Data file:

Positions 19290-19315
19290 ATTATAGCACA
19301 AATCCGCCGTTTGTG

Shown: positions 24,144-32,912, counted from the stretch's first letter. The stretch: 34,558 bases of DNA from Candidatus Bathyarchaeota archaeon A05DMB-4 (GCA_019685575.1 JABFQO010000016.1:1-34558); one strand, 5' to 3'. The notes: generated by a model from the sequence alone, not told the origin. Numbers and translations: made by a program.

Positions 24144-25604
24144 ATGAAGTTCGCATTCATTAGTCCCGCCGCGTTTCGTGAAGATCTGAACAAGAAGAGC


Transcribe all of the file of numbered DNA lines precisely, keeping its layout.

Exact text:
Positions 19290-19315
19290 ATTATAGCACA
19301 AATCCGCCGTTTGTG

Shown: positions 24,144-32,912, counted from the stretch's first letter. The stretch: 34,558 bases of DNA from Candidatus Bathyarchaeota archaeon A05DMB-4 (GCA_019685575.1 JABFQO010000016.1:1-34558); one strand, 5' to 3'. The notes: generated by a model from the sequence alone, not told the origin. Numbers and translations: made by a program.

Positions 24144-25604
24144 ATGAAGTTCGCATTCATTAGTCCCGCCGCGTTTCGTGAAGATCTGAACAAGAAGAGC